REFILE-Australia’s central bank sees more “positives” in domestic, world economy


(Corrects date of last RBA policy meeting to July 4 in para 12)
    SYDNEY, July 18 (Reuters) - Australia's central bank has
turned more upbeat on the economic outlook, citing an improving
labour market, stronger public investment and a pick up in
household consumption.
    Yet minutes of the Reserve Bank of Australia's (RBA) July
meeting showed policy makers remained watchful on risks to jobs
and housing, suggesting they were in no hurry to lift interest
rates anytime soon.
    The mood was clearly brighter, with the word "positive"
appearing repeatedly in the five-page statement.
    One new development was an upturn in fiscal spending which
was now expected to be stronger in 2017/18 than previously
expected, mainly thanks to public infrastructure.
    "Members noted that infrastructure investment was expected
to have significant positive spillovers to other parts of the
economy," the minutes showed.
    A run of strong jobs reports were also encouraging.
    "Members noted that the strength of recent labour market
data had removed some of the downside risk in the bank's
forecast of wage growth."
     Board members also noted an improvement in the world
economy as a "welcome development".
     While some other central banks in Canada, Europe and United
States had either begun tightening or were considering scaling
back their massive stimulus campaigns, the RBA has as yet shown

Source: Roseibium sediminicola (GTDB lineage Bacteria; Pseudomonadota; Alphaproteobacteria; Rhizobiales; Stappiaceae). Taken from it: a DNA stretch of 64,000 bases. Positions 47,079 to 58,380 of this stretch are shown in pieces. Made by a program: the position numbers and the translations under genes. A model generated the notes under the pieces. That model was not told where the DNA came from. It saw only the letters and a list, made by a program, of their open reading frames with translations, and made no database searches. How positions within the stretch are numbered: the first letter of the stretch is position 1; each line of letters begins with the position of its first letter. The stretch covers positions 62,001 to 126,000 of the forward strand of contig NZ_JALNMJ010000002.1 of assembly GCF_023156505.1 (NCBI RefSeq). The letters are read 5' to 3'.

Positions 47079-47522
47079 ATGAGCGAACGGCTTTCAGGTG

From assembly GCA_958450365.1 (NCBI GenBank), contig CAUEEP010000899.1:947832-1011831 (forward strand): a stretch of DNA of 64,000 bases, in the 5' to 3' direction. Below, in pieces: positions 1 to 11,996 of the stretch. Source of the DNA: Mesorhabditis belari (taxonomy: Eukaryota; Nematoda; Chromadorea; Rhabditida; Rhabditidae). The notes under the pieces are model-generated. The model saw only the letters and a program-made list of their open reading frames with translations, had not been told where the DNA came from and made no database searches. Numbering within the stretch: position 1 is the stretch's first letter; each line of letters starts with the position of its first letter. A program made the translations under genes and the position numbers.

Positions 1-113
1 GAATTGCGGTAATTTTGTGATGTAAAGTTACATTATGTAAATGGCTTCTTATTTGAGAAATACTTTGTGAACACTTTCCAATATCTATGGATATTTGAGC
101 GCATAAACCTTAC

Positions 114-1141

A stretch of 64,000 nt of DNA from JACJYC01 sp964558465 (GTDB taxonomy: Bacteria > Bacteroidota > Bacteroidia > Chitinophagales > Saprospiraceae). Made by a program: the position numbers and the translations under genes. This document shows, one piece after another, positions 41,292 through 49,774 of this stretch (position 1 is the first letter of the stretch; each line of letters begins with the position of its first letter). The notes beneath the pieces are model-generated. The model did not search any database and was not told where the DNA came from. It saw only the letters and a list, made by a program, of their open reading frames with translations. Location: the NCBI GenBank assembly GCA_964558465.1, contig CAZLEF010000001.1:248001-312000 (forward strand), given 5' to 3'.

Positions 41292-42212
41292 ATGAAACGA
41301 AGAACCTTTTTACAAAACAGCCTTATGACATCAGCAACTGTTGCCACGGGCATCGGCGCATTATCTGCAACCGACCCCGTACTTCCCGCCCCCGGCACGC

no inclination to follow the pack.
    It left rates at 1.5 percent in July for a 10th straight
meeting, and financial markets imply only a slim chance of a
hike by year end.
    Analysts suspect a recent sharp rise in the local dollar
will add to the case against a hike. The RBA repeated its
standard line that "an appreciating exchange rate" would hurt
the economy's transition away from a decade long mining
investment boom.
     Since the RBA's last meeting on July 4, the Aussie <AUD=D4>
has rocketed to a two-year high, orbiting at 78 U.S. cents - a
level that will be highly unwelcome to policy makers in the face
of weak inflation.
     The Aussie got a boost on a worn-out greenback after weak
U.S. economic data cast doubts over whether the Federal Reserve
would raise interest rates again in 2017.
    Despite a resurgence in global growth and greater optimism
over domestic economic activity, the RBA was not convinced about
putting rates up.
    Australia's household sector is under severe strain with
debt-to-income at a record high 190 percent while wages are
crawling at the slowest pace ever. [nL3N1JA1JW]
     A hike in official rates would push up mortgage costs for
already indebted Australian families.
     Yet it fears that easing further might only stoke further
borrowing by investors to speculate in the housing market.
     House prices in Sydney and Melbourne - two of the country's
hottest markets - have broadly doubled since 2009. There are
tentative signs of a cooling off since April following tighter
regulations on lending to property investors.
     The RBA noted it would take time for the full effects of
regulatory measures to show.
      Members "assessed that current economic conditions in
Australia and the outlook for growth and inflation, meant that
developments in the labour and housing markets continued to
warrant careful monitoring."

 (Reporting by Swati Pandey)
 (([email protected]; +61 2 9321 8166; Reuters
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